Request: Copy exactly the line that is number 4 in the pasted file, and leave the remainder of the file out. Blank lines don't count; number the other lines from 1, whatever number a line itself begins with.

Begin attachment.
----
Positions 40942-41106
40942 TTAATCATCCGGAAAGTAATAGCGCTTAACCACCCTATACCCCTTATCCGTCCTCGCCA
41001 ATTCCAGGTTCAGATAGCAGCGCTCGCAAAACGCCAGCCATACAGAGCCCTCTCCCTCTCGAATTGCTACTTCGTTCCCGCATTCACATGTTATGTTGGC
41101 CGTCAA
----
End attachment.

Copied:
41101 CGTCAA